Saint-Exupery is dismissive of cowardly approaches to life and nowhere does he see an action more cowardly and wasteful than in suicide. “I once knew a young suicide. Some disappointment in love had driven him to fire a bullet carefully into his heart. I have no notion of the literary temptation to which he had succumbed as he drew on a pair of white gloves, but I remember having felt in the face of this sorry spectacle an impression not of nobility but of wretchedness. Behind that pleasant face, then, under that human skull, there had been nothing, nothing at all. Except perhaps the image of some silly girl no different from the rest.” What a sweeping refusal to engage with the romanticism of ending one’s life for love! He would make Romeo and Juliet feel quite silly. Of course, many suicides are performed out of a deeper disillusionment with life and persistent feelings of failure. There are graveyards filled with artists like Virginia Woolf and Stefan Zweig who produced large bodies of admirable writing, but who still felt compelled to end their own lives for these reasons. That doesn’t grant their escape from life any more nobility, but does more closely align them to Saint-Exupery and his own demise when he disappeared flying on a reconnaissance mission in 1944. He continued flying at his own insistence although his colleagues didn’t think he was entirely fit for duty. Surely he knew the increased risks and that flying in such perilous circumstances was tantamount to suicide, but presumably he thought to settle into a life of inaction would be the equivalent of death anyway. He concludes that any one individual death means little in the scope of what that life has contributed to furthering humanity. “In the rural lineage death is only half a death. Each existence cracks in its turn like a pod, and gives up its seeds.”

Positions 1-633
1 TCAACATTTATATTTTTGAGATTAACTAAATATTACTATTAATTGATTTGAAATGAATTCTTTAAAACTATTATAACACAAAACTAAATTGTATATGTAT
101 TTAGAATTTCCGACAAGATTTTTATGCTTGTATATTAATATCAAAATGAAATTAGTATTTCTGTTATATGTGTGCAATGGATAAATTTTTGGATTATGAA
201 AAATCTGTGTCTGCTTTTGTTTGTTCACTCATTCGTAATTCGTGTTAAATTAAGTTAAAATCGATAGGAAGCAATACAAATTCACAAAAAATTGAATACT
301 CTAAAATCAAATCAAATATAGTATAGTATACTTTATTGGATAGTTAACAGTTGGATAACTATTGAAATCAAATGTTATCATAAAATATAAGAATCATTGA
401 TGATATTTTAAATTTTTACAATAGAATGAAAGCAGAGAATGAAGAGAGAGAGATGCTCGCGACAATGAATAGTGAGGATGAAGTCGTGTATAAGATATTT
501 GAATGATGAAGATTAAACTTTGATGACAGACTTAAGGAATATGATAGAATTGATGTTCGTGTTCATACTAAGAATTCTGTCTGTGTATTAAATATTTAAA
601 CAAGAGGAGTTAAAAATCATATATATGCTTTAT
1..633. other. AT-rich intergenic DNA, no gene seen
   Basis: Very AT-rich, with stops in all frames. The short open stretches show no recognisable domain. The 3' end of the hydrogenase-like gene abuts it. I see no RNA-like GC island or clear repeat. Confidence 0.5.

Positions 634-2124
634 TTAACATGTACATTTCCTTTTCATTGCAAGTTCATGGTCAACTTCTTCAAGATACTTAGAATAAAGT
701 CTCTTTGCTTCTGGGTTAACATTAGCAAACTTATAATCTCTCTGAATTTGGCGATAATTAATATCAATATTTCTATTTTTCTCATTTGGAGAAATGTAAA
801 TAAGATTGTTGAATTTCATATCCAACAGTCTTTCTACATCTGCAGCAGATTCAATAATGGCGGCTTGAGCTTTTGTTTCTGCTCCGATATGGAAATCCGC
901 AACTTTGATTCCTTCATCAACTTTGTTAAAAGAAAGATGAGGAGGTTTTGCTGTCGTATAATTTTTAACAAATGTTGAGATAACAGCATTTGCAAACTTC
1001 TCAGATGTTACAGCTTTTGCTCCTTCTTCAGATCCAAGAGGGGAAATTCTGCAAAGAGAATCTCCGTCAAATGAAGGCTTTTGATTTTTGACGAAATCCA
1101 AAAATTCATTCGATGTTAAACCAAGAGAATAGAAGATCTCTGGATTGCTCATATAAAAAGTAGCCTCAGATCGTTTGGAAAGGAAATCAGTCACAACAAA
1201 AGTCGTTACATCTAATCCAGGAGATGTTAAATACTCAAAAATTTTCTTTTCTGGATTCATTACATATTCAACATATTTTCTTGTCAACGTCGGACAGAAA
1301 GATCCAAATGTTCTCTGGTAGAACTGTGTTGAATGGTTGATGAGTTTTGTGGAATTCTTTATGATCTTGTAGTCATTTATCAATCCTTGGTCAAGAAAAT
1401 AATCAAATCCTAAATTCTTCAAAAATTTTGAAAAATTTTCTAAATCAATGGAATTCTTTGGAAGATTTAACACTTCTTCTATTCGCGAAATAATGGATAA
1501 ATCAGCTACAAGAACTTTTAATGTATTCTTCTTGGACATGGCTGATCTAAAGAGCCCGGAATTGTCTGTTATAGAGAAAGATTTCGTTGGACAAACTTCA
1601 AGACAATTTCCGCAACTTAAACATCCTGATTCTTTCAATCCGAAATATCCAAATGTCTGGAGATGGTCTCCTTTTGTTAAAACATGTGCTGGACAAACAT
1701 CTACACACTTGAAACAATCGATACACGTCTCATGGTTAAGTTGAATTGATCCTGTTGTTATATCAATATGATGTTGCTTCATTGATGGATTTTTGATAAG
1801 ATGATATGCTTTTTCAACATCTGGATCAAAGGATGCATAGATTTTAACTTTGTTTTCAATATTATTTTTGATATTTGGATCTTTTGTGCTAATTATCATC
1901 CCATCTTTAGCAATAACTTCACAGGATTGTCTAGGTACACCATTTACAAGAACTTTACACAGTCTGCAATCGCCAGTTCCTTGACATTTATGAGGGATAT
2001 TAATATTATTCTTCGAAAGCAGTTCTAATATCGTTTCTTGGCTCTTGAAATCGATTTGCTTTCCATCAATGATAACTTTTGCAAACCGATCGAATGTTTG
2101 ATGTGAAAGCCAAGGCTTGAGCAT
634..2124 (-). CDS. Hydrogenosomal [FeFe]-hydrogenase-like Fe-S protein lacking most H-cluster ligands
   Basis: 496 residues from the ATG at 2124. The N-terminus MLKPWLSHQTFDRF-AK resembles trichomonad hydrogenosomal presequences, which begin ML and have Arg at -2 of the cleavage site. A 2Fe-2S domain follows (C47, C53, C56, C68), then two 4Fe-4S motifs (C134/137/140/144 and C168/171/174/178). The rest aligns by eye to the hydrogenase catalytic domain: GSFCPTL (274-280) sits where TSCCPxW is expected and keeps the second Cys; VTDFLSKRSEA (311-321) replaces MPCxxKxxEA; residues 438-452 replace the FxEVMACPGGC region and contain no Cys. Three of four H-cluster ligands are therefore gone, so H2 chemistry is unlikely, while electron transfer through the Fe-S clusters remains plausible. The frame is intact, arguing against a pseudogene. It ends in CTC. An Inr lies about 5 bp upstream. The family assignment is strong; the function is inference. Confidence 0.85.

Of course, it’s not necessary for us all to participate in the kind of high-risk endeavour which accompanies being a pilot in the author’s time (when the technology of flying was so much more primitive than it is today). Saint-Exupery sees great nobility in the gardener who digs not out of a necessity to grow crops to sell or eat, but to engage in creation. We come together as a civilization when we work towards the common goal of our own species continuation and betterment over being consumed only with ourselves or improving our social media stature. As the author writes: “Experience teaches us that to love is not to gaze at one another but to gaze together in the same direction.” Creating and passing on books is an act of love. My admiration and respect goes to people like booksellers, teachers and writers who clearly do what they do out of a desire to carry the torch and lead us all a little bit further no matter how fruitless their efforts sometimes seem in the face of lazy indifference. It’s why I revere authors like Joyce Carol Oates and Nadeem Aslam who produce book after book in an act of faith, in an effort to connect. I think they are in many ways quite like pilots bravely flying into cloud-filled skies again and again. The danger might not be as palpable, but it is definitely there.

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AuthorEric Karl Anderson